“This is why, since I heard about your faith in the Lord Jesus and your love for all the saints, I never stop giving thanks for you as I remember you in my prayers. I pray that the God of our Lord Jesus Christ, the glorious Father, would give you the Spirit of wisdom and revelation, the knowledge of him. I pray that the eyes of your heart may be enlightened so that you may know what is the hope of his calling, what is the wealth of his glorious inheritance of the saints, and what is the immeasurable greatness of his power toward us who believe, according to the mighty working of his strength.”
In this part of the letter, Paul starts by telling the church at Ephesus that he has not stopped giving thanks for them since he heard about their faith and their love for each other. Ephesus was a center for travel and commerce located on the Aegean Sea (in modern day Turkey). It was one of the greatest seaports in the ancient world because of its location. It was at the mouth of the Cayster River and major roads led away from it to major cities. BiblePlaces.org has some pictures and information on the various sites in Ephesus. Its main claim to fame was the temple of Artemis, the goddess of the hunt. This was one of the Seven Wonders of the Ancient World. This is the temple that is mentioned in in Acts 19. Paul had been doing miracles and many were becoming believers and turning from their old ways and idol worship. A silversmith named Demetrius who made silver shrines of Artemis gathered other workers together to start a riot to keep Paul from preaching in the amphitheater.
The reason I bring this up is because sometimes I think we lose perspective. We think that times are more difficult today than they ever have been. But times for Christians have always been hard. The Christians in Ephesus were most likely the minority, surrounded by worshipers of Artemis. Christians through the first three centuries were tortured, burned at the stake, and devoured by wild animals. Yet the church has persevered. And it will continue to do so until Christ’s return.
The first part of Ephesians is Paul blessing God. He is praising God. He then moves on in theses verses to pray for his readers. He has heard about their faith and love and he gives thanks for them. We see here another mention of the Trinity. Paul says, “I pray that the God of our Lord Jesus Christ, the glorious Father, would give you the Spirit of wisdom and revelation in the knowledge of him.” Paul is not praying for them to receive the Holy Spirit for the first time (we know that from the earlier verses) but that God would reveal, through the Holy Spirit, to the believers three things. As I was reading through John Stott’s commentary on this part, I especially loved the connection he made between knowledge and revelation. He emphasizes that we need to have growth in knowledge in order to have growth in holiness. And to have that, we need to have the Holy Spirit’s help. We are commanded to love the Lord our God with all of our hearts, souls, mind and strength. When we leave part of it out, we become lopsided. Some people want to know God only by revelation, not reading the Word. Others only have the head-knowledge. They know their Bible, but don’t have that personal relationship. Paul writes, “I pray that the eyes of your heart may be enlightened so that you may know…” We need both. We need head and heart knowledge. Paul asks that the Spirit reveal three things to these believers. Let’s look at each one.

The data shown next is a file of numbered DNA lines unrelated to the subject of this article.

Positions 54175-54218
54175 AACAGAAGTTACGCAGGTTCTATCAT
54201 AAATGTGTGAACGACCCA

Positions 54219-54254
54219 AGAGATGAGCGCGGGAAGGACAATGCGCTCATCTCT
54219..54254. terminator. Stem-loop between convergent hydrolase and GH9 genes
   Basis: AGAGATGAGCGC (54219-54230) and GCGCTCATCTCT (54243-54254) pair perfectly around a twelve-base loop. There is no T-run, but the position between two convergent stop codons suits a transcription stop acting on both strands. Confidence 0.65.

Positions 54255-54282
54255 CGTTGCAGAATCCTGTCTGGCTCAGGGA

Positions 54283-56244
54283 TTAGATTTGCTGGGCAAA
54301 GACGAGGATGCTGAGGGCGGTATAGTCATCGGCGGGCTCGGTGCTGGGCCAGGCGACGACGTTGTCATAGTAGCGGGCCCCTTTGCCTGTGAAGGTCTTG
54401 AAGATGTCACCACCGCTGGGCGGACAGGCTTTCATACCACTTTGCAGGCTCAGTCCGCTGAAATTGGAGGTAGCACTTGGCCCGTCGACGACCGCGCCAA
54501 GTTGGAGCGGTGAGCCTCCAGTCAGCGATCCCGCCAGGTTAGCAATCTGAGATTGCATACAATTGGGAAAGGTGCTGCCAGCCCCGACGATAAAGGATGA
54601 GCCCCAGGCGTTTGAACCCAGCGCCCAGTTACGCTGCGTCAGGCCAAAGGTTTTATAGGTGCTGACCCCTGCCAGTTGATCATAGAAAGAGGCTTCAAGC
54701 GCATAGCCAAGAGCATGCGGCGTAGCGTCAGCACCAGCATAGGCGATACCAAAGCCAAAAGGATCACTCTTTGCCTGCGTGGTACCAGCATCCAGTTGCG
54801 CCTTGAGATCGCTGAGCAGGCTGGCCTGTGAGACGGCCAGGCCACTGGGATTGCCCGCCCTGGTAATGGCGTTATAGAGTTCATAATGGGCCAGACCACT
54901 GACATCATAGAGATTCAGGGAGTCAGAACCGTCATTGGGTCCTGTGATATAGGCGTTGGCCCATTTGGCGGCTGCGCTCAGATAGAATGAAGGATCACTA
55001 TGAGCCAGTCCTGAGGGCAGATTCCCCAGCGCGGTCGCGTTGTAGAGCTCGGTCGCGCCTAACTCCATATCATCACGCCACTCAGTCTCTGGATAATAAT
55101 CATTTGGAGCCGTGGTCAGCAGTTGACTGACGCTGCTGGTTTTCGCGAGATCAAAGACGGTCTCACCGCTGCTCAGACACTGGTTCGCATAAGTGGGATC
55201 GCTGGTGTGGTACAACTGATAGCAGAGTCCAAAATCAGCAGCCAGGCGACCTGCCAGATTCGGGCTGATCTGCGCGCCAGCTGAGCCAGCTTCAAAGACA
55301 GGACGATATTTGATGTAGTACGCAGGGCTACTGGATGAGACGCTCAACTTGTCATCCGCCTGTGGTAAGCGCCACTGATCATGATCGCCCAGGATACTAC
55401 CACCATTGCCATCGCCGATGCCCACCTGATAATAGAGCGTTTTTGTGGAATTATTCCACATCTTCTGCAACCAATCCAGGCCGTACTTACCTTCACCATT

First is the hope of his calling. I read an excellent book by Clay Jones called “Why Does God Allow Evil?” In it, he addresses this passage. I marked it for when I came to these verses. He says that he finds seven hopes in scripture: the hope of adoption, the hope of Christ’s return, the hope of resurrection, the hope of bodily redemption, the hope of salvation, the hope of eternal life, and the hope of glory. This is in a chapter about how our earthly suffering relates to eternity. Our time on earth is just a tiny fraction of eternity. Paul says in 2 Corinthians 4:16-17 “Therefore we do not give up. Even though our outer person is being destroyed, our inner person is being renewed day by day. For our momentary light affliction is producing for us an absolutely incomparable eternal weight of glory.”
Second is the wealth of his glorious inheritance of the saints. 1 Peter 1:3-4 says, “Blessed be the God and Father of our Lord Jesus Christ. Because of his great mercy he has given us new birth into a living hope through the resurrection of Jesus Christ from the dead and into an inheritance that is imperishable, undefiled, and unfading, kept in heaven for you.” And Jesus said, “In my Father’s house are many rooms, if not, I would have told you. If I go away and prepare a place for you, I will come again and take you to myself so that where I am you may also be” (John 14:2-3).
And lastly is the immeasurable greatness of his power toward us who believe, according to the mighty working of his strength. Stott says in his book that God’s call looks back to the beginning, and the inheritance looks to the end. The power is for the period in-between. “It is on this that the apostle concentrates, for only God’s power can fulfil the expectation which belongs to his call and bring us safely to the riches of the glory of the final inheritance he will give us in heaven.”
We will continue with this thought when we finish up with the first chapter of Ephesians.
Grace be with you!